Artificial Intelligence (AI) is one of the (if not the) most hyped technology at the moment. While some of this hype is undoubtedly exaggerated -- the name itself is somewhat of a misnomer since it's not exactly intelligent -- it's already making quite a mark and it feels like we're only seeing the tip of the iceberg. But while the world has been buzzing with AI for creating images, another type of algorithm has been making quite a buzz: speech recognition.
In the 1950s, three researchers from the legendary Bell Labs wanted to work on speech recognition and despite not having access to computers, made notable progress. However, another AI pioneer, Raj Reddy, picked up the topic at Stanford University, and he developed the first system capable of recognizing continuous speaking (until then, there had to be small pauses for the system to work). Reddy saw in speech recognition (and automated translation) a way of making people's lives better, especially for the ones in lower socioeconomic conditions. He saw this technology a something that can “move the plateau” and improve the lives of the people that need it most. “The technology we’ve created in the past ten years, with things like translation, have moved the [socioeconomic] plateau up by a significant amount,” Reddy noted in a recent panel at the Heidelberg Laureate Forum.
But still, up until a few years ago, automatic transcriptions were pretty bad, despite all this progress. The problem is not an easy one by any margin: you have to recognize people's speech, account for their accents and different way of pronouncing words, compensate for pitch and so on. But at some point, AI transcription and captioning started improving dramatically and new models seem to come along every day.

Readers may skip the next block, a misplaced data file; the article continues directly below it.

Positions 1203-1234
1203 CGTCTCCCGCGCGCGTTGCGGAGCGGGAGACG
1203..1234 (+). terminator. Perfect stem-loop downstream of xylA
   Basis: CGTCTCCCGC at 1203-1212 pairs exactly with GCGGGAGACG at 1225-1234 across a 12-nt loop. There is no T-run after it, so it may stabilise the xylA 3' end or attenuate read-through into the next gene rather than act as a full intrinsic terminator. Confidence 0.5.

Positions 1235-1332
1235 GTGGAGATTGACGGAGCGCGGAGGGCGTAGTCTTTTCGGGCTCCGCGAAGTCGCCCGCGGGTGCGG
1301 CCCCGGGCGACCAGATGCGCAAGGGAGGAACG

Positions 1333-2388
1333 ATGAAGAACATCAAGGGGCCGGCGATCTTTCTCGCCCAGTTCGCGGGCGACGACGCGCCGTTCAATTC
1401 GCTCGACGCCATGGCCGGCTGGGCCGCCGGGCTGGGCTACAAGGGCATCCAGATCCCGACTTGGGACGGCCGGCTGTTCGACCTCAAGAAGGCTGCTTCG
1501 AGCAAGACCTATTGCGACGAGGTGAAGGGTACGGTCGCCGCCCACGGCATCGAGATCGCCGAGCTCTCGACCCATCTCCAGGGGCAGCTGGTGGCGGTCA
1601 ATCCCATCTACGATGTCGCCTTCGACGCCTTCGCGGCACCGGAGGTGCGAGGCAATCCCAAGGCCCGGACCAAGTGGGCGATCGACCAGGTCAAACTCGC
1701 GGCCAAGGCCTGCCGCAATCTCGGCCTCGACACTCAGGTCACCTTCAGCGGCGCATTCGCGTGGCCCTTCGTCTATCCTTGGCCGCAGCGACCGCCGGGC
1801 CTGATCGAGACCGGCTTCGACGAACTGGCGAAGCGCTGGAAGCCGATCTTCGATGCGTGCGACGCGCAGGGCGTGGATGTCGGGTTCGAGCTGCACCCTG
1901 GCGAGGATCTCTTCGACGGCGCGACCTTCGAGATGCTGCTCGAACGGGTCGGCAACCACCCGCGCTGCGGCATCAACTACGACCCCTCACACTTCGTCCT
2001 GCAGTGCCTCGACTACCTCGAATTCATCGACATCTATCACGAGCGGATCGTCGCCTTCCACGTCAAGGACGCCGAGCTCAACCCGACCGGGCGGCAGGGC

For communicators such as ourselves, this has been a boon. It often happens that transcribing an interview can take longer than the actual interview, and having tools (often free or at relatively low prices) that can perform speech recognition automatically is of great help. But this goes far beyond just transcribing interviews.
AI can be used for speech recognition in a number of ways, ranging from transcription to translation. It can play a role in everything from teaching and healthcare to tourism -- heck, even food companies are now using speech recognition fridges. The market is expected to grow over $45 billion over the next decade, and pretty much all the big companies want a piece of the pie.
Just a month ago, Google announced its own speech-to-speech AI translation model called Translation Hub, and not long after that, Meta claimed its own breakthrough, by presenting an AI that can recognize and translate to and from Hokkien -- a Taiwanese language that lacks a written form. Then, NVidia also joined the race, and the fact that all these happened within less than two months is telling of how fast the industry is growing.
For consumers, this is pretty good news. Many speech-to-text application programming interfaces (APIs) already boast 92% accuracy, which is fairly comparable to a human rate. Recent strides in machine learning research, as well as developments in computation and the improved data availability to train models on have also made AI speech recognition not just better, but also more affordable.
Of course, this technology was also accelerated by other AI features. For instance, the ability of AIs to summarize (reducing audio transcripts to logical parts) and identify different voices has both improved the performance and expanded the scope in which AI can be applied for speech recognition.
But while AI speech recognition seems to be entering a new phase, it is not without its own shortcomings and problems.
For instance, one such shortcoming is equity. By far, the best language for this type of application is English, and the reasons for that are twofold. Firstly, you need to manually classify data to train the models, which is easiest done in English (where you have a lot of data available). The second reason is that that's where the money is. Sure, there's market for speech recognition in Korean or Portuguese, but the market is smaller than the English one
There are also potential security risks in all of this. Voice-controlled devices are becoming increasingly common, and attackers are gaining new ways to get hold of your personal information through this type of speech recognition service. An attacker could, perhaps, confuse speech recognition systems and get them to perform unwanted actions, or access your private messages and documents by peaking to what your device is saying.
Ultimately, AI speech recognition is a tool -- and a pretty useful one at that. It's got plenty of potential, but it's up to us as a society to use it responsibly.